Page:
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Theology for artists and musicians, Buddhist & Christian

Monday, April 18th, 2016

[ by Charles Cameron — with side-trips to China, ancient and modern ]
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The-Bach-Window-Saint-Tho-007
Bach window in the Thomaskirsche, Leipzig, where Bach was Cantor

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The Dalai Lama has a fascinating article out about reincarnating lamas (“tulkus”) which has direct relevance to discussions of what happens when he died — whether he decides to reincarnate as a new Dalai Lama, whether the Chinese decide to do it for him, etc.

I learned a lot — but the piece that really caught my eye was this:

The Emanation Body is three-fold: a) the Supreme Emanation Body like Shakyamuni Buddha, the historical Buddha, who manifested the twelve deeds of a Buddha such as being born in the place he chose and so forth; b) the Artistic Emanation Body which serves others by appearing as craftsmen, artists and so on; and c) the Incarnate Emanation Body, according to which Buddhas appear in various forms such as human beings, deities, rivers, bridges, medicinal plants, and trees to help sentient beings.

I love the ontology that gives us “human beings, deities, rivers, bridges, medicinal plants, and trees” and which reminds me of Borges‘ scheme, allegedly derived from a Chinese encyclopedia, The Celestial Empire of benevolent Knowledge, for the classification of animals:

In its remote pages it is written that the animals are divided into: (a) belonging to the emperor, (b) embalmed, (c) tame, (d) sucking pigs, (e) sirens, (f) fabulous, (g) stray dogs, (h) included in the present classification, (i) frenzied, (j) innumerable, (k) drawn with a very fine camelhair brush, (l) et cetera, (m) having just broken the water pitcher, (n) that from a long way off look like flies.

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But really, that’s a bonus.

It’s the inclusion of “craftsmen, artists and so on” as being potentially Artistic Emanation Bodies of Buddha that gets me. I see it as a viable counterbalance to the current emphasis in the west — and in the westifying east — on STEM topics, science, technology, engineering and mathematics, as the ultimate desirables in education.

And for what it’s worth, the idea is not without comparative equivalents. July 28 is the commemoration, in the Episcopalian Calendar of Saints, of “Johann Sebastian Bach, 1750, George Frederick Handel, 1759, and Henry Purcell, 1695, Composers” — while the Lutherans on the same day commemorate “Johann Sebastian Bach, 1750; Heinrich Schütz, 1672; George Frederick Handel, 1759; musicians”.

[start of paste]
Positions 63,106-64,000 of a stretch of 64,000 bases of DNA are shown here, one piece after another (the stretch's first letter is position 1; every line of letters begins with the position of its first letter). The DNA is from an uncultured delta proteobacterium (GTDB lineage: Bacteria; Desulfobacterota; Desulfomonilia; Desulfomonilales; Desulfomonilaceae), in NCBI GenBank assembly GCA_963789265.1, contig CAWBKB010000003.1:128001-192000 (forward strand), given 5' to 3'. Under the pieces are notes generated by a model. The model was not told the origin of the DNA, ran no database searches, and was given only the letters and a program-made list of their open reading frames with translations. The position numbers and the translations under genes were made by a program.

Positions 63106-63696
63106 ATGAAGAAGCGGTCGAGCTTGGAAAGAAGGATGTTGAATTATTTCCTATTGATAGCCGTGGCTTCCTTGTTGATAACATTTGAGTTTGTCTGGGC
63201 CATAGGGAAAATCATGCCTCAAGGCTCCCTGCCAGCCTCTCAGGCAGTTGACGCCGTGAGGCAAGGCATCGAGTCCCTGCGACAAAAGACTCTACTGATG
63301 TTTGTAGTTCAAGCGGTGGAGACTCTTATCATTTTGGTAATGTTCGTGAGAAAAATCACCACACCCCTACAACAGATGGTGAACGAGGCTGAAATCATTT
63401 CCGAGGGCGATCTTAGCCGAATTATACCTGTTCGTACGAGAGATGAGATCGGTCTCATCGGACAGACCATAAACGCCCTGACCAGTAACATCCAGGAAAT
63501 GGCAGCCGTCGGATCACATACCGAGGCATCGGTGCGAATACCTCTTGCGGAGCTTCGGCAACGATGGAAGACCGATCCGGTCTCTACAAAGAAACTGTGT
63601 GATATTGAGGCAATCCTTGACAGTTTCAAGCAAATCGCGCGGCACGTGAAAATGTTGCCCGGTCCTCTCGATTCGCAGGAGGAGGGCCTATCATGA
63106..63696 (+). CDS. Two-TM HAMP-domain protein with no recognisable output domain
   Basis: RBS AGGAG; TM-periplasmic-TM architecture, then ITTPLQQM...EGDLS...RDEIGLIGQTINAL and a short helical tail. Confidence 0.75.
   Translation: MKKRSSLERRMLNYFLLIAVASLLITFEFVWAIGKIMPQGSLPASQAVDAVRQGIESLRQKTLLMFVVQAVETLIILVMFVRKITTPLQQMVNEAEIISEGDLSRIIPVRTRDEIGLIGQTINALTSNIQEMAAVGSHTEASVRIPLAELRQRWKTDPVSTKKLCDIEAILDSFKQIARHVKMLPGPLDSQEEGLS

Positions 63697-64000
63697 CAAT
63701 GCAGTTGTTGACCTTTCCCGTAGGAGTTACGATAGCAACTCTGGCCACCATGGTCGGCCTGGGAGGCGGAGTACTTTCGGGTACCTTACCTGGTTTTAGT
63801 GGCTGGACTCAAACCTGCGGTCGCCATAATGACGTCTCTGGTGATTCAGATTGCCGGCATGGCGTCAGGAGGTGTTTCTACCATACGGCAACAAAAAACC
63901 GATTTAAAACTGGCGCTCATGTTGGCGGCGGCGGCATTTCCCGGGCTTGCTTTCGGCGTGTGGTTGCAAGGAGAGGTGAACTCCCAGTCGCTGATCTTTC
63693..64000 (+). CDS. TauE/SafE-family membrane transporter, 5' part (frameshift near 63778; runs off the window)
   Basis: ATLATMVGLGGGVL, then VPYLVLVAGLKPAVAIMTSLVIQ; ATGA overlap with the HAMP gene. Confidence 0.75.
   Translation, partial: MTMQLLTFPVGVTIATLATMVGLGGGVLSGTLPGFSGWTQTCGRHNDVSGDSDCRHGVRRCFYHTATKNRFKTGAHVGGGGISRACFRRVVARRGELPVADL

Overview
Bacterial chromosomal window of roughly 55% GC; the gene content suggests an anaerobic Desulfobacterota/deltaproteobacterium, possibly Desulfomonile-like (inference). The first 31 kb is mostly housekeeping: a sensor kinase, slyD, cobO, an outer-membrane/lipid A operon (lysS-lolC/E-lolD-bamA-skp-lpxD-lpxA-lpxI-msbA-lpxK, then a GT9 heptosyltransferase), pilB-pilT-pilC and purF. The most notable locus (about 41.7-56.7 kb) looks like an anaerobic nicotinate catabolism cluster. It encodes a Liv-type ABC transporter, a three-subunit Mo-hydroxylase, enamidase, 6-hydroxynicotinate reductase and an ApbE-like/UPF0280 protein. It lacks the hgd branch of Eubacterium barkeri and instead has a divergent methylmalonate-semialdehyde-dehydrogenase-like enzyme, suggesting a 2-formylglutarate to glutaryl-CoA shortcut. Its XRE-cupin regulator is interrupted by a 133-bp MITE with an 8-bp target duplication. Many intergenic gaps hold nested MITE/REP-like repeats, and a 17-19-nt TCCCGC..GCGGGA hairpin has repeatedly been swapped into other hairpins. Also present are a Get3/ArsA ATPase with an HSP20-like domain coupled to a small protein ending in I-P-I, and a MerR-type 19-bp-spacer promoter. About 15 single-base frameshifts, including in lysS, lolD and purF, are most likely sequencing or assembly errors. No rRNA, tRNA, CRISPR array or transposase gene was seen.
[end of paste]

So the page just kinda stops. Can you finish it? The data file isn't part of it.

From a set of Episcopalian lectionary readings:

Almighty God, beautiful in majesty and majestic in holiness: Thou gavest to thy musicians Johann Sebastian Bach, George Frederick Handel, and Henry Purcell grace to show forth thy glory in their music. May we also be moved to sound out thy praises as a foretaste of thy eternal glory; through Jesus Christ our Savior, who liveth and reigneth with thee and the Holy Spirit, one God, for ever and ever. Amen.

Arthur Waley, in his slim volume on Li Po, puts a somewhat ironic spin on the idea, telling us:

It was commonly believed that immortals who had misbehaved in Heaven were as punishment banished to live on earth for a fixed time, there they figured as wayward and extraordinary human beings. They were what was called ‘Ministers Abroad of the Thirty-Six Emperors of Heaven.’

Falling, drunk, into the Yellow River while attempting to kiss the moon would appear to qualify one for this honorific.

**

Not to worry, btw. According to an announcement issued yesterday:

The Tibetan spiritual leader told a group of abbots not to worry as he is in good health and still has recurring dreams indicating that he will live for at least 113 years.

Dragging my tail in the mud

Thursday, February 18th, 2016

[ by Charles Cameron — i’m afraid this will be a very Thoreau-Taoist post for this electoral season ]
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Two browsings recently set me thinking about politics in general — and dragging my tail in the mud in particular:

Shadi Hamid in What is Policy Research For? Reflections on theUnited States’ Failures in Syria

When the basic thrust of policy seems immovable irrespective of events on the ground, how should researchers respond? Should influencing policy be the animating objective of policy research?